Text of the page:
Those fireflies have led me down memory lane.  What began as a single memory of fireflies led me to make beef vegetable soup this weekend, complete with broth made from soup bones.  So I was drawn to this photo of my Aunt Audrey, holding her great grandson Andrew as a baby.  I’m not sure, but I believe she is sitting in my cousin Diane’s kitchen.  It seems we have a lot of photos of Aunt Audrey in the kitchen. My Aunt Audrey was a wonderful and creative cook, and she shared this gift with us all. We often gathered in the kitchen, helping her to cook and learning to cook at the same time.  She loved cookbooks but rarely used the recipes exactly as provided.  Fortunately for us all, she frequently wrote in her cookbooks, recording these changes and variations. So her cooking, and her memory, is preserved and handed down to the next generation, and the next. At first, I didn’t connect making this soup with those fireflies. Then on Sunday, I saw so many butterflies in our backyard. The day my aunt died, the backyard was full of butterflies, as if tiny angels had arrived to call her home.  Another wonder of nature tied these memories together, and led me again to consciously remember my dear aunt.  Take time today to make a memory come alive, to honor pastimes or skills lovingly taught to you as a child. You’ll preserve the memories of those that have gone before us, and make memories for those who will remain when we are called home.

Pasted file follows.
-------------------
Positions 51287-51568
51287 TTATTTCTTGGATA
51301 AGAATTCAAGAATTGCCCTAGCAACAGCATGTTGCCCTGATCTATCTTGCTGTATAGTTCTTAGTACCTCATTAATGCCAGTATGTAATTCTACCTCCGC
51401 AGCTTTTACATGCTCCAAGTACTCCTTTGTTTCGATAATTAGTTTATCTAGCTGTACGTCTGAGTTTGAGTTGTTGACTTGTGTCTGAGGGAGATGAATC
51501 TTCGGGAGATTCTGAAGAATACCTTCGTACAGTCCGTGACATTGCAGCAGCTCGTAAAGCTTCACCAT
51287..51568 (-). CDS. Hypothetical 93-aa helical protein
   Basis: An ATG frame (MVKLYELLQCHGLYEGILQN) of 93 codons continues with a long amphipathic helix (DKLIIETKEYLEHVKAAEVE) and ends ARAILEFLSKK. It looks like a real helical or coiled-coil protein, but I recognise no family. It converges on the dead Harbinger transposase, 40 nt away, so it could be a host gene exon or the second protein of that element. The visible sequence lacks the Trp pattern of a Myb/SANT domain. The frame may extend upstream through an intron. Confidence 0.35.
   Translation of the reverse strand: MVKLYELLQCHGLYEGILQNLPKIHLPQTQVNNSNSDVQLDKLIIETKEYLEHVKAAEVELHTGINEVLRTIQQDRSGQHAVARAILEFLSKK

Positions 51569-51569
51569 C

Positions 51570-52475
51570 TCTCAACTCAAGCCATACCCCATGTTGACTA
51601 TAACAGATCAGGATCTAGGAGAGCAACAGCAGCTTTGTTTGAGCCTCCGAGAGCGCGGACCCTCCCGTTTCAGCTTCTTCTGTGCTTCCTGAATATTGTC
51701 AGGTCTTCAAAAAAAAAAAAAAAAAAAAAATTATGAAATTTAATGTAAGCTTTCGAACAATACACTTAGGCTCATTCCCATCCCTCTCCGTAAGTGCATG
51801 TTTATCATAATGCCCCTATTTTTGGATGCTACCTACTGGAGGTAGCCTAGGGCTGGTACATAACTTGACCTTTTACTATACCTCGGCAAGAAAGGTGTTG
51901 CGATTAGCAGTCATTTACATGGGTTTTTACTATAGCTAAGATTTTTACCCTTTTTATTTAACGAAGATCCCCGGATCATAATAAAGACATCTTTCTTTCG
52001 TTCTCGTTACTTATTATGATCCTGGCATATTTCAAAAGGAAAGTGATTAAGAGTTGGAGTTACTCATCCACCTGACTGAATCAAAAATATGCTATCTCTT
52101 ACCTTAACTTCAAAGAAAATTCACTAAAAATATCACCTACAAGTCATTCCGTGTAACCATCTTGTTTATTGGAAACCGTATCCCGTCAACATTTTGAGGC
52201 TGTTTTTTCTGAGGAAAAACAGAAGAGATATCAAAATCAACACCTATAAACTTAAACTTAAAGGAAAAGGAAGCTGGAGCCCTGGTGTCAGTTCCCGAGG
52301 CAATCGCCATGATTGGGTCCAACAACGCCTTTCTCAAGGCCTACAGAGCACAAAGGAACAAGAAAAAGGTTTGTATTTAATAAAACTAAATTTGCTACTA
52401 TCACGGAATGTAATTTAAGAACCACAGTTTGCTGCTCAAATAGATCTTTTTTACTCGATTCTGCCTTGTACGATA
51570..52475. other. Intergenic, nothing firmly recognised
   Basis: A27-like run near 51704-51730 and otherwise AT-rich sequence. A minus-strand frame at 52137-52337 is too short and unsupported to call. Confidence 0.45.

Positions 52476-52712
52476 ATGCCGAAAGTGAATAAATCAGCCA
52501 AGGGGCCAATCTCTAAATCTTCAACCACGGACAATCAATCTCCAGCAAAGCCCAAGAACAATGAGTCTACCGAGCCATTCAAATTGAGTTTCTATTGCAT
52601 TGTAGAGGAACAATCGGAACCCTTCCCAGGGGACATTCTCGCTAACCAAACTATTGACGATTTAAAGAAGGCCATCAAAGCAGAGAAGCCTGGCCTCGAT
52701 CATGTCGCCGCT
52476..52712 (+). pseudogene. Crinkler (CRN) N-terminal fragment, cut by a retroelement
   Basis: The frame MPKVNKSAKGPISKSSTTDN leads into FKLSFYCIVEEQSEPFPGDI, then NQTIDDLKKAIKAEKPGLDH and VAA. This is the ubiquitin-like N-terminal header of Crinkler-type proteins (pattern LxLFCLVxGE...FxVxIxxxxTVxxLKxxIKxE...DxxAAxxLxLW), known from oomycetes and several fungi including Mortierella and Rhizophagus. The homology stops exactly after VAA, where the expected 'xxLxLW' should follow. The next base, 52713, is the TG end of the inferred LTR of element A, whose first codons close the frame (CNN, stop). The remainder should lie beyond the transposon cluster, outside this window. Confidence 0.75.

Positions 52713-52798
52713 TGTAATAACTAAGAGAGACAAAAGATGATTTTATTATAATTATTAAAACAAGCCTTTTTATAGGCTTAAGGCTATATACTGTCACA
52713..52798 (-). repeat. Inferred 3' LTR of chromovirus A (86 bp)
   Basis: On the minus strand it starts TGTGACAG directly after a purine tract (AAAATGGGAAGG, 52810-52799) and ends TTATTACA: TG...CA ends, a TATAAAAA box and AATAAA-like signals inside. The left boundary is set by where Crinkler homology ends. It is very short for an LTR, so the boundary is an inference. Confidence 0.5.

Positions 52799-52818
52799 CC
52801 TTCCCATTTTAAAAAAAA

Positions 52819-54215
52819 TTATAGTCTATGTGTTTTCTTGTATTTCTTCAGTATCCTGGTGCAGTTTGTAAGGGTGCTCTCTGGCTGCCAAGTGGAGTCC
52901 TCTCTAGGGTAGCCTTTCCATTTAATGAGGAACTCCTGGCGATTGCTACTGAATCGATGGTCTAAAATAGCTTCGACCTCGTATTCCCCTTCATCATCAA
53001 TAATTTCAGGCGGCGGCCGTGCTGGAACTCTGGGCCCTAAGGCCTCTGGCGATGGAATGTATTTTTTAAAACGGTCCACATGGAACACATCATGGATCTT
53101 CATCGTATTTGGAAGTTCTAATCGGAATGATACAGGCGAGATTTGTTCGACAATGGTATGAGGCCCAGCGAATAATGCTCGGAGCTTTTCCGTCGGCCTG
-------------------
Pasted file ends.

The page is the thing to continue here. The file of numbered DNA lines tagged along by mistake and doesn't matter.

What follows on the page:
Reflecting on Childhood….